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Backstory: Most Satisfying Public-Records Search


Published December 25, 2019 at 10:00 a.m.
Updated December 30, 2019 at 12:04 p.m.

Sara Holbrook
  • Sara Holbrook

This "backstory" is a part of a collection of articles that describes some of the obstacles that Seven Days reporters faced while pursuing Vermont news, events and people in 2019.

As a lifelong Vermonter, I take pride in knowing my home state. But every now and then, I learn about a place I never knew existed. In September, I was researching the connections between Sara Holbrook, the namesake of a Burlington community center, and the Vermont eugenics movement of the 1920s and '30s. After visiting two libraries and doing a fair amount of googling, I realized I had to see some historical documents up close. That's when I discovered the Vermont State Archives in Middlesex.

The beige warehouse is on Route 2, right behind a state police barracks — and down the road from the field where my sister and I used to watch my dad play softball while we were growing up. The archives weren't there back then, but I still felt nostalgic as I pulled in the driveway.

The Vermont State Archives & Records Administration maintains records dating back to 1777, when Vermont declared itself an independent republic. The place is a public records nerd's wet dream. I couldn't wait to dig in.

The front door opened to a nondescript lobby, not unlike a doctor's office waiting room. A woman behind the front desk greeted me with a registration form and directed me to stash my stuff in one of the lockers. No backpacks were allowed, nor were "envelopes or other enclosed items," according to the three-page-long list of rules I reviewed next. I slung my cardigan over one arm and clutched my laptop in the other, ready to go. But the gatekeeper stopped me: I could only bring in the clothes on my back, she explained.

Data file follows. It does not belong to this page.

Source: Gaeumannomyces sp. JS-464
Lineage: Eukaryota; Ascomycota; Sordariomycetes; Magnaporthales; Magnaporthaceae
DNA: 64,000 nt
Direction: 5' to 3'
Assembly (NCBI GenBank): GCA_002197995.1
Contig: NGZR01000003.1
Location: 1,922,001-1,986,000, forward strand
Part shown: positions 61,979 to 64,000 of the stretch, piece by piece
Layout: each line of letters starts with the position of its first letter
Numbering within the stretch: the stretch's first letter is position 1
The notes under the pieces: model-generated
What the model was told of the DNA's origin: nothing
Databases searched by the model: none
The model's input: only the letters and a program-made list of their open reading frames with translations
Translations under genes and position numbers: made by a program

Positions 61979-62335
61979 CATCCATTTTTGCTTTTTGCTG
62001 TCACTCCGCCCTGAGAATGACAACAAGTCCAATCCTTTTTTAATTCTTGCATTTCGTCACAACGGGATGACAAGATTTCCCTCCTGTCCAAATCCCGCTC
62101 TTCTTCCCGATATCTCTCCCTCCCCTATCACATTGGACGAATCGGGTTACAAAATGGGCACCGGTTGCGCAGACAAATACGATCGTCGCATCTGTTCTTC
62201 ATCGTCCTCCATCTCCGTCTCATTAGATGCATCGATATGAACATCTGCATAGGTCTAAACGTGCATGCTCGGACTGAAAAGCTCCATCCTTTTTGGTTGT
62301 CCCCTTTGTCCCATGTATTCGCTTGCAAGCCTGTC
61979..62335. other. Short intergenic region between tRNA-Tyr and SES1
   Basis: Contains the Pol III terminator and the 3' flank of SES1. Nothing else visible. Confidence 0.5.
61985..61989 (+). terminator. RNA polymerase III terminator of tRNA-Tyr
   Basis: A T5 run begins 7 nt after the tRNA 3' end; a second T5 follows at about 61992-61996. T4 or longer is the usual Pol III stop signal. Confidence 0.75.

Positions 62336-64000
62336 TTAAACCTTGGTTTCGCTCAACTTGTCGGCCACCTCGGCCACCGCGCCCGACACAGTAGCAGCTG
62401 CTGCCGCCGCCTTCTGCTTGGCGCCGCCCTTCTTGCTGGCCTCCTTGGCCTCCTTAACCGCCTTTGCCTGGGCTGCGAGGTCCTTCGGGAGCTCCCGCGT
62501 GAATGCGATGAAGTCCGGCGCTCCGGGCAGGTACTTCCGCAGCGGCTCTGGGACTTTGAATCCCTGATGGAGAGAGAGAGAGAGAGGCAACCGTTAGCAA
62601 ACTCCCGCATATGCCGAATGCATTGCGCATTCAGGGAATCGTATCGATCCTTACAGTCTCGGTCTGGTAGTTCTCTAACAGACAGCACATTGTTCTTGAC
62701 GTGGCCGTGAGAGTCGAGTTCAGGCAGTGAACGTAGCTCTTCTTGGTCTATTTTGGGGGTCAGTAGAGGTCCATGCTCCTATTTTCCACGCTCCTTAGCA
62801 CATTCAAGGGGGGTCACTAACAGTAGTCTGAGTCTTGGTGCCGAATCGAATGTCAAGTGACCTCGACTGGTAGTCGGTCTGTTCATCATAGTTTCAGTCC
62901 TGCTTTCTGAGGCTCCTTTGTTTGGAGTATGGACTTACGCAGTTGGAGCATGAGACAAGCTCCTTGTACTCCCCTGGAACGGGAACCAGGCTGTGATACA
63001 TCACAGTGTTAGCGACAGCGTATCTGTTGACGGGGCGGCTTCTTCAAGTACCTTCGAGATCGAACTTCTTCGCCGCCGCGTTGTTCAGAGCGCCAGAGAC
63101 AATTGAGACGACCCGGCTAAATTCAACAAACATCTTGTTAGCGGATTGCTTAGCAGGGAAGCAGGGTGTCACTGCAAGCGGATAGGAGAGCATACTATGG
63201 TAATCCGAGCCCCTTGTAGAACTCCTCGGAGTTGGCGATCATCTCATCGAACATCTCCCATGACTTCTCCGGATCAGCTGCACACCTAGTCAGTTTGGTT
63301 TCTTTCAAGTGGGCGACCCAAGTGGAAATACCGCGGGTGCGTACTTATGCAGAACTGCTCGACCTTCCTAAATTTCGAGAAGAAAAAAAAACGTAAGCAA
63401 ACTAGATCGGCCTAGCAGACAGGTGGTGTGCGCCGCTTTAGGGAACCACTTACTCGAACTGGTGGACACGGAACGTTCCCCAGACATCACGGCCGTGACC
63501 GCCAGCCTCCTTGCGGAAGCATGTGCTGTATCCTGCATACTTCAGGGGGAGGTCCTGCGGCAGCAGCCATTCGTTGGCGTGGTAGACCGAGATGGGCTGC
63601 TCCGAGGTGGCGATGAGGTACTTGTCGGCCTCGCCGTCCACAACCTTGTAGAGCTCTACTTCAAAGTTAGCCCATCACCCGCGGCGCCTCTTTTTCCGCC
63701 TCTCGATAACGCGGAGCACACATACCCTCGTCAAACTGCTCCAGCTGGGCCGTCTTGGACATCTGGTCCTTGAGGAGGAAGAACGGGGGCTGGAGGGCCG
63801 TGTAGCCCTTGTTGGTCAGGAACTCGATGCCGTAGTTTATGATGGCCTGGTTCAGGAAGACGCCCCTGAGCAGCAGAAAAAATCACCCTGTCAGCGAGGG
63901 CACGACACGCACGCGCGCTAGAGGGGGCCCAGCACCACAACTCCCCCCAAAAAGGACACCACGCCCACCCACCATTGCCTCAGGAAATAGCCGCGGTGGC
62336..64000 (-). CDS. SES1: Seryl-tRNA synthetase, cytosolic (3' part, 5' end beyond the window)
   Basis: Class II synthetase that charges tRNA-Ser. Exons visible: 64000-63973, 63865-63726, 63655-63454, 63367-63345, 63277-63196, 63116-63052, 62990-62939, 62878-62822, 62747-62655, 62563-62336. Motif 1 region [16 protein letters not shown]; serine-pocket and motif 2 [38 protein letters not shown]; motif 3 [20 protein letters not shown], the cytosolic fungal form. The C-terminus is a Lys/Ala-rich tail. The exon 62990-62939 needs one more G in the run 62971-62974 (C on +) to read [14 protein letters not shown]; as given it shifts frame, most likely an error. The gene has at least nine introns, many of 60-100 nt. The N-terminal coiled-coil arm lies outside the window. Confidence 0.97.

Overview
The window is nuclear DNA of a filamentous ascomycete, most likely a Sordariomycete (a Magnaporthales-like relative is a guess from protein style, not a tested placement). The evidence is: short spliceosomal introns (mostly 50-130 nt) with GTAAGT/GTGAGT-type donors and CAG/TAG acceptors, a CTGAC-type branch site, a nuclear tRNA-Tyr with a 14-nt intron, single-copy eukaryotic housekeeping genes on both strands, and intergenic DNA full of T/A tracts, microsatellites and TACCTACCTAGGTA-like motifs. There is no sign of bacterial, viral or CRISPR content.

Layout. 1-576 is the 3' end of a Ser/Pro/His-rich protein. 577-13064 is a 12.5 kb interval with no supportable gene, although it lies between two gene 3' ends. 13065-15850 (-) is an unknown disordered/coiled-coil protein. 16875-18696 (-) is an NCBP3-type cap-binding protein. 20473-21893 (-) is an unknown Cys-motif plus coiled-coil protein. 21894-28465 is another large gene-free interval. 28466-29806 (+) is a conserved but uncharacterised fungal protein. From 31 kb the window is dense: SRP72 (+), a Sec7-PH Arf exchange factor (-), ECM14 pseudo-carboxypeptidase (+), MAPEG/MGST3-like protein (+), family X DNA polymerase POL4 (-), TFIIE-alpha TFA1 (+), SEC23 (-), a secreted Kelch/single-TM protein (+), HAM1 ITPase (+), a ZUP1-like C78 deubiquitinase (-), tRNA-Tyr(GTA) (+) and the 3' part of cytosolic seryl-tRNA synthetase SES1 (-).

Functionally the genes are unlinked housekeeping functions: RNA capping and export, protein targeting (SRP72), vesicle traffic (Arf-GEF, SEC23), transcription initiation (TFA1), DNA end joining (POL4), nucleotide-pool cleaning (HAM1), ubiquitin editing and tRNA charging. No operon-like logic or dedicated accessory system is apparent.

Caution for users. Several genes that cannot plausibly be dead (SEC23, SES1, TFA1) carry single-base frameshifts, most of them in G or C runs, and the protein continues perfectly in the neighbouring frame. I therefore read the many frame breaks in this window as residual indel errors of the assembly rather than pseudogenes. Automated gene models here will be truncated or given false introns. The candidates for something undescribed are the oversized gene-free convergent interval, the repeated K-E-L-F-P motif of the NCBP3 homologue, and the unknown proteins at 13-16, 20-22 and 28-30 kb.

I layered up and was led into the reference room. I expected to see rows of records in labeled boxes but instead found rows of wooden tables, a few photocopiers and a microfiche machine. Archivist Mariessa Dobrick told me I could sit wherever I wanted so long as I faced her desk. It was like being back in a classroom, but that was fine by me. I always liked school — and rules.

And there were more of those. I could take photos with my phone, but not with a flash. I could take notes, but not with a pen. I could drink water, but only in the hallway.

Dobrick gave me three huge cardboard boxes of records that detailed the eugenic experiments at the now-defunct Brandon Training School. Proponents of the movement sought to institutionalize "feebleminded" Vermonters to prevent them from soiling otherwise pristine pedigrees. The documents were tissue-thin and yellow with age. They were so fragile, I felt like I should have been wearing gloves. But that wasn't in the rule book.

I spent two hours researching one of the ugliest chapters in Vermont history, and on the drive home, I couldn't help but wonder what other secrets our state archives hold.

Correction, December 26, 2019: A previous version of this story misidentified the year of Vermont's statehood.